With U.S. motorists paying the most for gasoline since prices reached a record $4.11 a gallon in the summer of 2008, Exxon said today that its first-quarter net income jumped 69% to $10.7 billion. The Irving, Texas,-based company is sitting on a cash pile of $13.2 billion, even after distributing more than $7 billion to shareholders in buybacks and dividends.
Source: Yahoo Finance
Then I head to Foot Locker (FL) to pay $85 for a pair of Nike shoes for my son. Almost nothing in the store is on sale, there are no lower priced options, just three supposedly competing brands all at roughly the same $80 price point. Reebok, Under Armour (UA) and Nike (NKE) side by side in different colors all $80-85, this reeks of collusion. I asked the sales person when kids' shoes got so expensive. I was told that there have been three price hikes in the past two years. Curiously, Nike has also made announcements it was raising prices to offset rising costs. Does this look like a company suffering?
Source: Yahoo Finance
It is true that commodity prices are rising but not as much as the increases in prices the companies impose on consumers. Otherwise, they would not be posting record profits and have their shares printing at all time highs. It just doesn't make sense, and we aren't very smart for accepting it. These companies should consider themselves lucky to have consumers at all so soon after the financial crisis, and strive to keep prices stable for a longer period of time until the economy is solidly back on track. At this point in time, given where we have come from, to be taking every opportunity to raise prices is short term gain for potentially extremely long term pain. Why try to force the Fed's hand?
Wall Street Itself Presents a Societal Conflict of Interest
We as investors are a big part of the problem. We celebrate higher profits at companies even if it is the result of business practices that are detrimental to our day to day quality of life or cost of living. I have been considering the ridiculously high valuation of Facebook (FB) lately in the context of other types of businesses that gouge customers like Starbucks or Exxon (XOM) and maybe we need to re-evaluate how we ascribe valuation to businesses. Perhaps a technology like Facebook that almost everyone on earth uses everyday for purposes that they feel enhances their lives and relationships is worth more than $100 billion. We know that a stock is worth exactly what someone else is willing to pay for it, but maybe a company that is a societal negative like XOM or Philip Morris should not be valued by cash flows or PEs but by the detriment to society and have a public market valuation of zero. We as investors can start to recognize this massive conflict of interest and punish these companies by not buying their products where possible and certainly not buying the shares and enhancing management's wealth, to our detriment.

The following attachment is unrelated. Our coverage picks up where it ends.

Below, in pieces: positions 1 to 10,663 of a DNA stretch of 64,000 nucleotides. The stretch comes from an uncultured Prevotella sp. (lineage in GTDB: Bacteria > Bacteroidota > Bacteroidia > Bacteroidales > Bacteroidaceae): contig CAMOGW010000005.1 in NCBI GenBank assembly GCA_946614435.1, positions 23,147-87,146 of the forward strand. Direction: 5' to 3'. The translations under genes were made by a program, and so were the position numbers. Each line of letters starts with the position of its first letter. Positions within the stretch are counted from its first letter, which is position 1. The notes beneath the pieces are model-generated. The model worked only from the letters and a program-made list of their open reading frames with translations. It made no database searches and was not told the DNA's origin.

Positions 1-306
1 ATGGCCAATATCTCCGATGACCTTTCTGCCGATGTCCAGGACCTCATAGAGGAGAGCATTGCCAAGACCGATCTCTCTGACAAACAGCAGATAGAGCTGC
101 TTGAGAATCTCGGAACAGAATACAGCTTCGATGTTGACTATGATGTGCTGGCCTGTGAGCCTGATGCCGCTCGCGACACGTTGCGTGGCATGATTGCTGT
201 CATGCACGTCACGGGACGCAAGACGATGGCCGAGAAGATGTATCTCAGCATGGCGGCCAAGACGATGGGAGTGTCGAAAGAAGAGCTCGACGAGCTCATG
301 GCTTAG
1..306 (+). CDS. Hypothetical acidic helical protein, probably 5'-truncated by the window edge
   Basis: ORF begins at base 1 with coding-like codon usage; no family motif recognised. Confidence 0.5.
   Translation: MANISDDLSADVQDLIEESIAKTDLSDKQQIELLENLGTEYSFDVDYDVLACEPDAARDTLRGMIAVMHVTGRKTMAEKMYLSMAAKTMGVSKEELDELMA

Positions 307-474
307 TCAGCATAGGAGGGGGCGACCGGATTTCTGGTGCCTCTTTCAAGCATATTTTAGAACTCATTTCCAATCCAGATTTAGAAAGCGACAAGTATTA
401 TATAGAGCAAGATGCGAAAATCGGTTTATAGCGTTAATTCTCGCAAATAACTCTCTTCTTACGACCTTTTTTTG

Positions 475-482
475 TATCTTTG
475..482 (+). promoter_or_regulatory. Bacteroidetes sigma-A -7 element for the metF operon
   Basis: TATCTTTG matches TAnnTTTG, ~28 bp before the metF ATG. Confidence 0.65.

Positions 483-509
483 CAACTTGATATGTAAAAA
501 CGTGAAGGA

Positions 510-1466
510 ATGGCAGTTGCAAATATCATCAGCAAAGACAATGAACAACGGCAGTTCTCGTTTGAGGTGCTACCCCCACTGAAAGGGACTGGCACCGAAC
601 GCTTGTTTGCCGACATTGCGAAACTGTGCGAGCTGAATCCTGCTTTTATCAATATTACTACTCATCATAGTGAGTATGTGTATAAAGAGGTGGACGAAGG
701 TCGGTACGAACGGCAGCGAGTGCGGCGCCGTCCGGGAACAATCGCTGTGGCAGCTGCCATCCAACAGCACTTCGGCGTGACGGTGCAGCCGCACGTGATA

The System Has Failed
The recent behavior of Wall Street and Corporate America makes it quite clear that self-regulation does not work. Management at these companies will destroy everything in their path including their own customers if they think it will make more money in the short term. This may sound harsh but I don't really think anyone can argue this point after the financial crisis. Wall Street and banks across the country developed and sold financial products that they knew were dangerous to their customers and worthless to investors until they almost destroyed their own industry and the global economy. John Thain, one of the central figures in the financial crisis had this to say in hindsight:
"To model correctly one tranche of one CDO took about three hours on one of the fastest computers in the United States. There is no chance that pretty much anybody understood what they were doing with these securities. Creating things that you don't understand is really not a good idea no matter who owns it."
This means anyone pushing for less government regulation is ignoring indisputable and very recent evidence that like children these people cannot control themselves if the opportunity arises to make money regardless of the outcome, even if the outcome is their own demise. Anyone promoting even greater "free markets" and self-regulation is simply ignoring the facts that these individuals and institutions cannot be trusted to make decisions that won't destroy our livelihoods and threaten our individual rights and freedoms.
It is time for us to wake up and stop endorsing corporate behavior that is societally negative. It is at the point where it is obvious that no government or self-regulatory body is capable of establishing and implementing effective policies for economic stability. The world needs a period of stable growth now more than ever. If the Fed is forced to change its stance on inflation and begin to raise interest rates we could be headed for another crisis that could provide the knockout blow to debt burdened consumers. Sooner than later, we need to recognize there is a massive conflict of interest when buying shares in companies that profit from business practices that threaten the health of the overall economy.
Nobody on earth should be willing to buy shares in banks after the financial crisis. These institutions and the people that run them wish to be obscenely compensated for negatively impacting the majority of society's standard of living. Now we are at point where because conditions allow it, management at retailers appear to be to be inclined to raise prices. If retailers are the next threat to economic stability by taunting the Fed with continual and overt price increases, the only mechanism to combat potentially dire consequences is an unaccepting consumer and investor response. Evidence firmly suggests there is no help coming from anywhere else.